Drought consistently alters the composition of soil fungal and bacterial communities in grasslands from two continents

TitleDrought consistently alters the composition of soil fungal and bacterial communities in grasslands from two continents
Publication TypeJournal Article
Year of Publication2018
AuthorsOchoa-Hueso, R, Collins, SL, Delgado-Baquerizo, M, Hamonts, K, Pockman, WT, Sinsabaugh, RL, Smith, MD, Knapp, AK, Power, SA
JournalGlobal Change Biology
Pagination2818 - 2827
Accession NumberKNZ001886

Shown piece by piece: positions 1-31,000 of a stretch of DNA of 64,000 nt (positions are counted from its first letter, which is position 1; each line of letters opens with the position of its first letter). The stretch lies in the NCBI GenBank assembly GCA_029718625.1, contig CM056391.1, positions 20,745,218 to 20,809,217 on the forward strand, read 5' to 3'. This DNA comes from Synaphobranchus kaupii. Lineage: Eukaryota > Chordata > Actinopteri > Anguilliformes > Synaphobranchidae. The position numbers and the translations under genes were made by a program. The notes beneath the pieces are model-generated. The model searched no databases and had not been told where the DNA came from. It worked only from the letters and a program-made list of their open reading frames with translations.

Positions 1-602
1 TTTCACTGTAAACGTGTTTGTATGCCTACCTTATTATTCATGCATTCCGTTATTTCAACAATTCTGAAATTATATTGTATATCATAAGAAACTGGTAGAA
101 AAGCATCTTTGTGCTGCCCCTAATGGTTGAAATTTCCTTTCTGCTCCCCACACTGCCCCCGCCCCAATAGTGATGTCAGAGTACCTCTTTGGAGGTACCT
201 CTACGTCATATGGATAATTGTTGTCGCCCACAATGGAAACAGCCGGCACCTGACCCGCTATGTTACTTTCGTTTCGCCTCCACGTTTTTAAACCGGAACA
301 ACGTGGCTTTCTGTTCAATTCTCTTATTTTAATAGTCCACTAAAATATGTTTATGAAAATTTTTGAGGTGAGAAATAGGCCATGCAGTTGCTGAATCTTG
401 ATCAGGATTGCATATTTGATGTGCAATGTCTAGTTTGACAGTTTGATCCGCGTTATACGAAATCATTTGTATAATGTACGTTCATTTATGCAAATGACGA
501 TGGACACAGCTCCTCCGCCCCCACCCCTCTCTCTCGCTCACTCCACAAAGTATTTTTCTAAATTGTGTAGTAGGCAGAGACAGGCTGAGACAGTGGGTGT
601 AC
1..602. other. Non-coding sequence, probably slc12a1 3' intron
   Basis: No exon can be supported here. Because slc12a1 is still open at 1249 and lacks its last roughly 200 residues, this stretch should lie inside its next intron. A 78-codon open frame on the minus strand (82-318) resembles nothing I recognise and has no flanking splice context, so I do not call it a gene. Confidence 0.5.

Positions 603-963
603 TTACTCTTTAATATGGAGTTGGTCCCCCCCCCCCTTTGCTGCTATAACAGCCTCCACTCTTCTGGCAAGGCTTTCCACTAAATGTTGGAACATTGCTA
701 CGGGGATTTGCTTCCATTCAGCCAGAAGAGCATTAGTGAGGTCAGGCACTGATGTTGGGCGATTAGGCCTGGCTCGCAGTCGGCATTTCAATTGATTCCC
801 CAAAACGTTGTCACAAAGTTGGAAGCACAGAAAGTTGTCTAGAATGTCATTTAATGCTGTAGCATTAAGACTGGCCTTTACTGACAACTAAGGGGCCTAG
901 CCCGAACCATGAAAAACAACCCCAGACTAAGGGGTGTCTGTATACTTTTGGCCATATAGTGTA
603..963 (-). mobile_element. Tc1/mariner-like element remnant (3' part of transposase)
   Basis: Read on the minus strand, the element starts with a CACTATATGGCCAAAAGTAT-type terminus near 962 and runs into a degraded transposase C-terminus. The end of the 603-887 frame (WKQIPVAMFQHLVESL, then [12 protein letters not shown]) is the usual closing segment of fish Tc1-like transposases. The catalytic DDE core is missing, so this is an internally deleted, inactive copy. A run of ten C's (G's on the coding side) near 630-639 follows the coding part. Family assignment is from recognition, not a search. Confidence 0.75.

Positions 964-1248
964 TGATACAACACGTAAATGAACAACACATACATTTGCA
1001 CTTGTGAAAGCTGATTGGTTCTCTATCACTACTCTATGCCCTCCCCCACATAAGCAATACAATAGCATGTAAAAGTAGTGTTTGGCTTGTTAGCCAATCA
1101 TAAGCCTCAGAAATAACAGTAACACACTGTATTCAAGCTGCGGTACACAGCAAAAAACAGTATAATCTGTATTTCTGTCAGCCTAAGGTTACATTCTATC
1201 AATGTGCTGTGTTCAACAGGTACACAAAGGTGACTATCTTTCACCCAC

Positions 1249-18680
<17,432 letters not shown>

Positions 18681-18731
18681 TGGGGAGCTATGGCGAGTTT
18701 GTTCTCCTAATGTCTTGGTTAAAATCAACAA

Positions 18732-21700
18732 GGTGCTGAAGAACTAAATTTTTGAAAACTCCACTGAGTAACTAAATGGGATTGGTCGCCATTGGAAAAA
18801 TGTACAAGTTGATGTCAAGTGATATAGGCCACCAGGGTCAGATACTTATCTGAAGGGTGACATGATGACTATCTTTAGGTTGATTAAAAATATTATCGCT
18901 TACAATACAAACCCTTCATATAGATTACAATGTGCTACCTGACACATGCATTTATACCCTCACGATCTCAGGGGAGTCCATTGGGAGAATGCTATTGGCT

The effects of short‐term drought on soil microbial communities remain largely unexplored, particularly at large scales and under field conditions. We used seven experimental sites from two continents (North America and Australia) to evaluate the impacts of imposed extreme drought on the abundance, community composition, richness, and function of soil bacterial and fungal communities. The sites encompassed different grassland ecosystems spanning a wide range of climatic and soil properties. Drought significantly altered the community composition of soil bacteria and, to a lesser extent, fungi in grasslands from two continents. The magnitude of the fungal community change was directly proportional to the precipitation gradient. This greater fungal sensitivity to drought at more mesic sites contrasts with the generally observed pattern of greater drought sensitivity of plant communities in more arid grasslands, suggesting that plant and microbial communities may respond differently along precipitation gradients. Actinobateria, and Chloroflexi, bacterial phyla typically dominant in dry environments, increased their relative abundance in response to drought, whereas Glomeromycetes, a fungal class regarded as widely symbiotic, decreased in relative abundance. The response of Chlamydiae and Tenericutes, two phyla of mostly pathogenic species, decreased and increased along the precipitation gradient, respectively. Soil enzyme activity consistently increased under drought, a response that was attributed to drought‐induced changes in microbial community structure rather than to changes in abundance and diversity. Our results provide evidence that drought has a widespread effect on the assembly of microbial communities, one of the major drivers of soil function in terrestrial ecosystems. Such responses may have important implications for the provision of key ecosystem services, including nutrient cycling, and may result in the weakening of plant–microbial interactions and a greater incidence of certain soil‐borne diseases.